The latest fascinating firearms appraisals from Outdoor Canada’s gun guy

Can you give me any information regarding my Sinde Irregular Horse gun, which has a 20-inch barrel? I have attached the best photos I have of it. I can’t find much regarding this gun, but I notice that the writing on it reads “Sinde” instead of “Scinde.” Any help would be greatly appreciated. 

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HOLLY FAIRBAIRN

BARRIE, ONTARIO

This is a most interesting firearm. It was made around 1850 by C.P. Swinburn & Son of Birmingham, England. The name should be engraved on the locks, though it may have been worn away over the years. The company described itself as “Contractors for Arms to Her Majesty’s War Department.” One source says 2,000 of these carbines were produced for the Sinde Irregular Horse (SIH) regiment. They were smoothbores, but intended to be loaded with ball; the calibre is approximately .700.

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I’ve seen the Sinde name spelled several different ways, including Sind, Scinde and, on current maps, Sindh. At present, Sindh is one of the four provinces of Pakistan; when the SIH was formed in 1838, Sinde was a province of India. The regiment’s primary role was to protect trade caravans from raids by Baluchi tribesmen. Interestingly, the regimental badge includes an image of a Baluchi warrior as a tribute to the respected foe’s skill and valour.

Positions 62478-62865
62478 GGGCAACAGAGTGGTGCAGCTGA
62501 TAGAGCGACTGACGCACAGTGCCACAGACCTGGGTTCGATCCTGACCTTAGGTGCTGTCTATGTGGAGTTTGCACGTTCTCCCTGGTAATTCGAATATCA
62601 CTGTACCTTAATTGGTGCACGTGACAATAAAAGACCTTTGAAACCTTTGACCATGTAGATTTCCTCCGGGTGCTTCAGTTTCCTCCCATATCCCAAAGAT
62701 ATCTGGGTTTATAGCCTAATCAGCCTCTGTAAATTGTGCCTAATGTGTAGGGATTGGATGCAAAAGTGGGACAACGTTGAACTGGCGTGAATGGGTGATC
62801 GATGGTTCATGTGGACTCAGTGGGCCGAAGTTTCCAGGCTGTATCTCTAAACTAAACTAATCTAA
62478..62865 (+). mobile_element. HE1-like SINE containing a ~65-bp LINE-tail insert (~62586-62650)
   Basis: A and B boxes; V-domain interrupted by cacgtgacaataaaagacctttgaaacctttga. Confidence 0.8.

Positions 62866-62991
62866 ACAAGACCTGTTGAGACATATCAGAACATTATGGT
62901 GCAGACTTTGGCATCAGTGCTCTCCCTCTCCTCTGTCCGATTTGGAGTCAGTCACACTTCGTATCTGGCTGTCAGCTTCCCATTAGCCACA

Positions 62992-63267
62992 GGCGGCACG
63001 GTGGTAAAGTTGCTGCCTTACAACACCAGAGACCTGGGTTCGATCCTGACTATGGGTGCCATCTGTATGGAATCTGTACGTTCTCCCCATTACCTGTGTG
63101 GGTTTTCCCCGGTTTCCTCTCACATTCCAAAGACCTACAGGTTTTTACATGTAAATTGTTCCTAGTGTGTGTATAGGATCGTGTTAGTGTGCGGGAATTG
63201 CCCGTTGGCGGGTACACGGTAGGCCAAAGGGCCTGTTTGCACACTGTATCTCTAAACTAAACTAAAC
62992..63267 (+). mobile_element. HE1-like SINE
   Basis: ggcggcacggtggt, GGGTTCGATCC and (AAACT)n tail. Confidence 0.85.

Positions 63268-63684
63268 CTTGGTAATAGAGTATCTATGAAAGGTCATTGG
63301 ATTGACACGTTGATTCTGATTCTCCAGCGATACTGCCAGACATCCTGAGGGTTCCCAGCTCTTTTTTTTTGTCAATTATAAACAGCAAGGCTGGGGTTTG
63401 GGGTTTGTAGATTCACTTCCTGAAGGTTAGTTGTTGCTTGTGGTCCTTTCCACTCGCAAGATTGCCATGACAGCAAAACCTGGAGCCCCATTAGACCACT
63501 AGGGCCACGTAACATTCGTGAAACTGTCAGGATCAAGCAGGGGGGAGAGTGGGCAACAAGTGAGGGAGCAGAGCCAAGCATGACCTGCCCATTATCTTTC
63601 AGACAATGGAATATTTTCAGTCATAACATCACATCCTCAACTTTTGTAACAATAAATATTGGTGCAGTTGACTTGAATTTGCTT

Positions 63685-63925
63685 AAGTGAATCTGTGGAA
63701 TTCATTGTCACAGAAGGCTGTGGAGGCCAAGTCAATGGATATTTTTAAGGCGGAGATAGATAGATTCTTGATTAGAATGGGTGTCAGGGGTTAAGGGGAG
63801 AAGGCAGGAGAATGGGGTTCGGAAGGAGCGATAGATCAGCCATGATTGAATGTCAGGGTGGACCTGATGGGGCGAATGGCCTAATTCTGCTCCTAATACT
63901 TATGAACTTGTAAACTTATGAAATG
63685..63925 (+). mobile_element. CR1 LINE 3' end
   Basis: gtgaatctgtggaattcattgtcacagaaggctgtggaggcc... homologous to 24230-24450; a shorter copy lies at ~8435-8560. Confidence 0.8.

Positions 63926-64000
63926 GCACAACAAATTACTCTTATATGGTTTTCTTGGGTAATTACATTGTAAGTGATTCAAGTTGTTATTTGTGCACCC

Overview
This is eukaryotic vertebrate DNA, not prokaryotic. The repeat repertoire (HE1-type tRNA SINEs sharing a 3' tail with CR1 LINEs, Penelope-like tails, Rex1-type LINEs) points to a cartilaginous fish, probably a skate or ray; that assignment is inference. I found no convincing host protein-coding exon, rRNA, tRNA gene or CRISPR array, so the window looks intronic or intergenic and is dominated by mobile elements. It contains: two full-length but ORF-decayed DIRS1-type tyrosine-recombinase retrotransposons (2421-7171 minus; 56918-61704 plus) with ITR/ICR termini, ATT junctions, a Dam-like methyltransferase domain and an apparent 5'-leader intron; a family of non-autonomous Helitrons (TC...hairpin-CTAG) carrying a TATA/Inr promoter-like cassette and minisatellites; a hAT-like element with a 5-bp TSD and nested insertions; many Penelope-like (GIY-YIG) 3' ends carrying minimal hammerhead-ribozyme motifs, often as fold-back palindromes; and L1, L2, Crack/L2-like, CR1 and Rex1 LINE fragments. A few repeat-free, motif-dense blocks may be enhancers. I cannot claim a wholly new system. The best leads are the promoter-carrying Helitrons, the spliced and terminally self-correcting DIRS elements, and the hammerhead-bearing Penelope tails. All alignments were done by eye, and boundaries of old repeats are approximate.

The SIH’s first commander was a British military engineer named John Jacob, who became a brigadier general. He was a courageous leader in battle, but was best known as a competent administrator. The SIH was based in the town of Khangur, which later changed its name to Jacobobad as a mark of respect to Jacob. He was buried there after he died in 1858 at the age 46, apparently from overwork. In 1997, the Pakistani government spent a considerable sum redecorating the gravesite, and invited Jacob’s descendants from England to the rededication ceremony.

Your carbine is certainly collectible owing to its association with such a distinguished regiment. It’s almost impossible to put a value on it, however, as so few of these firearms ever come up for sale. I did find information on one such gun that sold in England five years ago for the equivalent of $1,650.